One of the main tourist attractions in Kanchanaburi is the Bridge on the River Kwai made famous by the multi-Oscar-winning film of the same name from 1957. Tourists from all over the world come here to photograph the bridge and walk across it. However, if you have time and you appreciate history, I would recommend taking a journey across the bridge by train to the end of the line at Nam Tok and back again. This gives you some wonderful views of the surrounding countryside, but more importantly also helps you to appreciate to some extent the scale of the task that went into the construction of the infamous Thailand to Burma railway which was to become known as the Death Railway.
The Death Railway
During their occupation of Thailand (then called Siam) during World War II, the Japanese began construction of a railway that was to link Thailand with Burma. This would enable the Japanese to supply their army in Burma via a safe land route rather than via sea. Approximately 16,000 Allied prisoners of war (POWs) died during the construction of the line and a number of the fallen are buried at Kanchanaburi War Cemetery. In addition to the POWs, the Japanese army used forced civilian labour from countries including Thailand, Burma, India, China, Indonesia, and Malaysia. It is estimated that up to 100,000 of these forced labourers died during the construction of the Siam (Thailand) to Burma railway.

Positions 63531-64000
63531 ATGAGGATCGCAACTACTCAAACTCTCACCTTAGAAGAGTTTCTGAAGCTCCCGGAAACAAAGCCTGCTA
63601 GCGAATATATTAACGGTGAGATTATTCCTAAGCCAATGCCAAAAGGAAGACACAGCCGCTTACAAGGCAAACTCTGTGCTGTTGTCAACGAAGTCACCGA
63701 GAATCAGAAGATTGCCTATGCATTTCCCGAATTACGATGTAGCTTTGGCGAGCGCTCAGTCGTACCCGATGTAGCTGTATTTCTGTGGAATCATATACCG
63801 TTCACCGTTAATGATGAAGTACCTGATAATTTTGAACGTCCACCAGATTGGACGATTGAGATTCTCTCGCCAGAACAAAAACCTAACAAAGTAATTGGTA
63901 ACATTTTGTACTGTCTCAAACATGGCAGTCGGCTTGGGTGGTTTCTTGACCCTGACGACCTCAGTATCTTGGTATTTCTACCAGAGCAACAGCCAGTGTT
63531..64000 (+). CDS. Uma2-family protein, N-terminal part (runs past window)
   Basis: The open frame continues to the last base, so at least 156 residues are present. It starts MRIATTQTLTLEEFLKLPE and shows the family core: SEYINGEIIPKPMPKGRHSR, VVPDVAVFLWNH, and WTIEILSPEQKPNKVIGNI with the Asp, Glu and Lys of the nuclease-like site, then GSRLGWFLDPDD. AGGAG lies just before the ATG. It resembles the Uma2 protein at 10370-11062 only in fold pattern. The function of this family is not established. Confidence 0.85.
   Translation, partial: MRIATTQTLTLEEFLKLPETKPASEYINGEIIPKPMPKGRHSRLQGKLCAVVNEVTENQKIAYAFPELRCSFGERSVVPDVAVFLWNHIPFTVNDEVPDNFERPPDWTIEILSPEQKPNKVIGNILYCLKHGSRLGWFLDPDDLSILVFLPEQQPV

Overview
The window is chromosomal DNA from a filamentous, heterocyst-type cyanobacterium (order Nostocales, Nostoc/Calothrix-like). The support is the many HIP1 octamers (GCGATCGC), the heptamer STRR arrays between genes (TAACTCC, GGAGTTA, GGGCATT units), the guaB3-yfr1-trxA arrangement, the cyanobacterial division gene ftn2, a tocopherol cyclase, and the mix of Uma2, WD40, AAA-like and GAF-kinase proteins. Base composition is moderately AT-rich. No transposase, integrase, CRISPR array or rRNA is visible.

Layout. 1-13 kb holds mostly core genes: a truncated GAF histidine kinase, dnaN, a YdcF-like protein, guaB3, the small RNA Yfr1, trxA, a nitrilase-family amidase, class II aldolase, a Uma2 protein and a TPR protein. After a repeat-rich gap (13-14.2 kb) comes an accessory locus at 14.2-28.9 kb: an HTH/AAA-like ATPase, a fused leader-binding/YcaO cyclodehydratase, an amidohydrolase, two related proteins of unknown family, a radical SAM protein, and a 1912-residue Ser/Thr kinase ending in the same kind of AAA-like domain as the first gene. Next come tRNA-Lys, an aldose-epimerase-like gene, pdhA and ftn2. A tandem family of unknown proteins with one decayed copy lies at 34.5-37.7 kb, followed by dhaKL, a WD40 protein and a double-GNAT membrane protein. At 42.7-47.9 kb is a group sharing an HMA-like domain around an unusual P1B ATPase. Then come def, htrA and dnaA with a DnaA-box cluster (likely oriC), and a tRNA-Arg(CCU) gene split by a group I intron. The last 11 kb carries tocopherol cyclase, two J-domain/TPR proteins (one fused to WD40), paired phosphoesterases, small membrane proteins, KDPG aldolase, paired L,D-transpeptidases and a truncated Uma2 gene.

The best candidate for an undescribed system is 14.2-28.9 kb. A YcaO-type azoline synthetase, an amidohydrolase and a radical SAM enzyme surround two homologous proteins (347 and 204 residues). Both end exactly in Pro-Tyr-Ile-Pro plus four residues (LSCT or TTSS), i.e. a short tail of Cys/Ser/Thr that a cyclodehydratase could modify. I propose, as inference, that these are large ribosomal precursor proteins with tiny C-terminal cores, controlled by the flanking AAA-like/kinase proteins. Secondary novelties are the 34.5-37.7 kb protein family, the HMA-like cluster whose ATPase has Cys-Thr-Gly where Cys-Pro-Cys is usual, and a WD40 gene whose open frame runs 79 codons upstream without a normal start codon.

The film version of the Bridge on the River Kwai
David Lean’s classic movie, filmed largely in Sri Lanka, did loosely base some characters on real-life people involved in the Death Railway, but ultimately the movie is a fictional work and so it is no surprise that there are historical inaccuracies. Some of these inaccuracies provided the Thai authorities with an unexpected problem when tourists started to arrive looking for the ‘real Bridge on the River Kwai’, because the river where the bridge was located wasn’t actually called ‘Kwai’.
The real Bridge on the River Kwai
Approximately 5 kilometres north of Kanchanaburi there were two bridges that were built by POWs during the war. A temporary wooden bridge was completed at the beginning of 1943 and a few months later the steel bridge (which can be seen today) was finished. The curved steel bridge spans that can be seen today are the original spans that the Japanese transported from Java. The other spans with straight-lines were installed after the war to replace those that had been damaged by Allied bombing.
The name of the river on which the bridge stands was originally called the Mae Khlong River which sits in the Khwae Valley. The valley itself was named after the two tributary rivers (Khwae Yai and Khwae Noi) that fed into the Mae Khlong. Following the success of the film and the arrival of tourists, Thai authorities in the 1960s renamed the stretch of river where the bridge stands to ‘Khwae’. In Thai, the word ‘khwae’ translates as ‘tributary’ with the pronunciation sounding like kh-wair without the ‘r’ at the end. Because of the different ways the Thai language is transliterated, kwai became used in some translations and it is this version which has stuck as a direct consequence of the film.